Here is an update on recent en banc activity at the Federal Circuit. In a pending en banc veterans case, the Secretary of Veterans Affairs filed the government’s opening brief. As for pending petitions, the United States motioned for limited remand in a case raising questions related to the Appointments Clause; the court invited responses to two petitions raising questions related to means-plus-function limitations in patent claims; the court received a response to a petition raising questions related to the scope of usable prior art in inter partes review proceedings; and the court received an amicus brief supporting rehearing in one of the petitions raising questions related to means-plus-function limitations. Here are the details.
En Banc Cases
Earlier this month, the Secretary of Veterans Affairs, Denis McDonough, filed the government’s opening brief in the pending en banc case Rudisill v. McDonough. In its brief, VA argues “the Veterans Court erred when it wrested veterans with multiple periods of service from the very coordination provisions—the ‘good’ and the ‘bad’—that Congress enacted to address the dual entitlement such additional service enables.” VA explains that the veterans statute “expressly and unambiguously limits the statutory entitlement to Post-9/11 benefits based on how the veteran chooses to use his or her dual entitlement, not on how he or she earned it.” VA further argues the “Veterans Court erred when it imposed a further ‘single period of service’ condition . . . and thereby expanded Mr. Rudisill’s entitlement to Post-9/11 benefits beyond the limits Congress explicitly imposed.”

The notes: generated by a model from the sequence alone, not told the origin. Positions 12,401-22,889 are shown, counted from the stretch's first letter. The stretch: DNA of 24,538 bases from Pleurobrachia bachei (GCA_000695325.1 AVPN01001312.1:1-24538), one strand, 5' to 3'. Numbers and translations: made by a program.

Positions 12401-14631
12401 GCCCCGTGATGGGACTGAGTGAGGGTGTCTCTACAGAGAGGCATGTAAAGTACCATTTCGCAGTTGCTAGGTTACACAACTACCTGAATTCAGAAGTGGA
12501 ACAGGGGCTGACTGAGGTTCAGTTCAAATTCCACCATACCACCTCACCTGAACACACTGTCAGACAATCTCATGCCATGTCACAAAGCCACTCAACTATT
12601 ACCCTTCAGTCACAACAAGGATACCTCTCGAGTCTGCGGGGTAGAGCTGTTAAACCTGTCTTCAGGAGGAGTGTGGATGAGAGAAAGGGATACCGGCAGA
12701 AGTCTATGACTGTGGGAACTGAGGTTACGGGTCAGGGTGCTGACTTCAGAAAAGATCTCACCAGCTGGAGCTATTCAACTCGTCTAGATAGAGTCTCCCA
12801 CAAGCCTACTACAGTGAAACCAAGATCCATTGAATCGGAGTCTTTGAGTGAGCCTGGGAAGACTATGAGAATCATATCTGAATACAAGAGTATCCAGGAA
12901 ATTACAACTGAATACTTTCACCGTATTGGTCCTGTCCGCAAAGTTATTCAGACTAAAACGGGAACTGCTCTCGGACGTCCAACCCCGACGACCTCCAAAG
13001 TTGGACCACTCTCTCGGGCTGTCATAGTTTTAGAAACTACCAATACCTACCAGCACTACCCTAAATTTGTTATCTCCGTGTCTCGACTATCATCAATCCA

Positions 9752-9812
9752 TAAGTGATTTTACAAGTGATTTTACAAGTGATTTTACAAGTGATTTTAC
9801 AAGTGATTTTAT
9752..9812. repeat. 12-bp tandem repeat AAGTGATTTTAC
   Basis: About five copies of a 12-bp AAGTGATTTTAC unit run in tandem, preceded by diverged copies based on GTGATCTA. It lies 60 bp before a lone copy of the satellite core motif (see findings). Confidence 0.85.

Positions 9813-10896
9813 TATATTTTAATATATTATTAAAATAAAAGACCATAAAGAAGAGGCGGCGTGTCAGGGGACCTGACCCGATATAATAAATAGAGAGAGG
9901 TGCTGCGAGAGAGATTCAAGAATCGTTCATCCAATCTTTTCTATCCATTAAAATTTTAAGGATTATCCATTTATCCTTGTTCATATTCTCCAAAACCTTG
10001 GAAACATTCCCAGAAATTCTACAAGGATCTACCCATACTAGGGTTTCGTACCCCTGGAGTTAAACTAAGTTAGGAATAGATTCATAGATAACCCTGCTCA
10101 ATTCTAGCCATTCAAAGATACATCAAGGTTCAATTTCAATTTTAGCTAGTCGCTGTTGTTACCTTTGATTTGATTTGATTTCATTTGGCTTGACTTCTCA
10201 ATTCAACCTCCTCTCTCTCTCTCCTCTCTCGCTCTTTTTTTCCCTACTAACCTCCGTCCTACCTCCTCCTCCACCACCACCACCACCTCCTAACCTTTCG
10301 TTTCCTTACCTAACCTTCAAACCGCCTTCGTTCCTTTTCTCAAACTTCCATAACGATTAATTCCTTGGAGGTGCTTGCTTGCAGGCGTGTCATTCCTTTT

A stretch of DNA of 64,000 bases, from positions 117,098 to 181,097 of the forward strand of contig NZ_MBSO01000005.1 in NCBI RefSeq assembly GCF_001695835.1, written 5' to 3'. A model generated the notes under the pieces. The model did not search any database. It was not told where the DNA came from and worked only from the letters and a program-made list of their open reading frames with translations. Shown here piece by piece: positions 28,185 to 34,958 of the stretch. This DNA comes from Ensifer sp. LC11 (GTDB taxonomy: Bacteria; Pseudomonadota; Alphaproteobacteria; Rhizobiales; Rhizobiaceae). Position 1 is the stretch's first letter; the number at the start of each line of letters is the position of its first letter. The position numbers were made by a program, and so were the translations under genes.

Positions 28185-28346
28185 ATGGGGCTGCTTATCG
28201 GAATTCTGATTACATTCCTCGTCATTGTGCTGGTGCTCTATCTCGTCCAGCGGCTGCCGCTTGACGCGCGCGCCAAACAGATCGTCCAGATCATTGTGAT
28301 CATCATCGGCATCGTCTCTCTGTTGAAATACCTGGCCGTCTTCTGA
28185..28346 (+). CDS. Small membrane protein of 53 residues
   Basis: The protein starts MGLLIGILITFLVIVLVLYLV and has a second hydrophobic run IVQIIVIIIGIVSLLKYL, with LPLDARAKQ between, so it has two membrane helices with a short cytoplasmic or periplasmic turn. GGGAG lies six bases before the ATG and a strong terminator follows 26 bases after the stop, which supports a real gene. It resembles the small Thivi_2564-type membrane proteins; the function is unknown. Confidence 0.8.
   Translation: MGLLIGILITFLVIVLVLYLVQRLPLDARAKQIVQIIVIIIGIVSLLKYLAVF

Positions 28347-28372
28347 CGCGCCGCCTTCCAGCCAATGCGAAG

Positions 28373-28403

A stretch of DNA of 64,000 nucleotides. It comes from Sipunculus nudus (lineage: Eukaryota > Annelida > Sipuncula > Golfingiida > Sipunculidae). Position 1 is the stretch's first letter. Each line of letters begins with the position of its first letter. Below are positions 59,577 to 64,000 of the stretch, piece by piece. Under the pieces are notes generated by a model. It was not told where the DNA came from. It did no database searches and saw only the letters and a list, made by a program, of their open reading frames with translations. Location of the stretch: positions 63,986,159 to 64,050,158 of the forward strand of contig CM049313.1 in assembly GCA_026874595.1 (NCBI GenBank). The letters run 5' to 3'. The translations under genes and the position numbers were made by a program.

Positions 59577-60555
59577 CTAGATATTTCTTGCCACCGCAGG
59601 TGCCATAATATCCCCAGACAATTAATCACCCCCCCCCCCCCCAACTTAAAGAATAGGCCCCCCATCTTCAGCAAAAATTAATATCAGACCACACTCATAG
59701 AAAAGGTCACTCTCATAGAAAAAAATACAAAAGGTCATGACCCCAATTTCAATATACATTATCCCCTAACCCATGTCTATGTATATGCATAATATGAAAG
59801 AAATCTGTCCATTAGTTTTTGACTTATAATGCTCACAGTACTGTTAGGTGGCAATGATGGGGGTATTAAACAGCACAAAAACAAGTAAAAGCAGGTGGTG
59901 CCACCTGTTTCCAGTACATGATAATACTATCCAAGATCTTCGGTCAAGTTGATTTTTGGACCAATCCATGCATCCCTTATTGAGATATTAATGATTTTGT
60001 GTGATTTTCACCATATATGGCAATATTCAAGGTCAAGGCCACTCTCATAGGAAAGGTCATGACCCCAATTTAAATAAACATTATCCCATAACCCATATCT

En Banc Petitions
Motion for Limited Remand
In Corephotonics, Ltd. v. Apple Inc., the United States motioned for a limited remand to provide the new, Senate-confirmed Director of the U.S. Patent Trademark Office, Katherine Vidal, “with the opportunity to consider whether to rehear the Patent Trial and Appeal Board[‘s] decision.” The United States explains that, “[b]y ordering a limited review, the Court can obviate appellant’s constitutional and statutory challenges to the denial of Director review issued by Andrew Hirshfeld.” Although Apple does not oppose the motion for limited remand, Corephotonics does oppose the motion.
New Invitations for Responses
The Federal Circuit invited responses to petitions in the following cases:
- Dyfan, LLC v. Target Corp. (means-plus-function limitations)
- VDPP LLC v. VIZIO, Inc. (means-plus-function limitations)
In Qualcomm Inc. v. Apple Inc., which raises questions related to the scope of usable prior art in inter partes review proceedings, Qualcomm filed a response to Apple’s petition for rehearing en banc. In the response, Qualcomm argues that “Apple does not present any reason for the full Court to rehear this case en banc—Apple does not raise any factual or legal issue that was not considered by the panel, nor does it raise any intervening or subsequent law since the briefing and oral argument.”
New Amicus Brief
The Federal Circuit received an amicus brief in Dyfan, LLC v. Target Corp.. The amicus brief was filed by a group of intellectual property professors in support of rehearing en banc. The professors argue that the “panel opinion is inconsistent with this Court’s en banc decision in Williamson v. Citrix” and that “[t]his Court should grant rehearing en banc in order to preserve the integrity of the Court’s en banc process and to avoid the reintroduction of pure functional claiming of software in violation of the language of the statute.”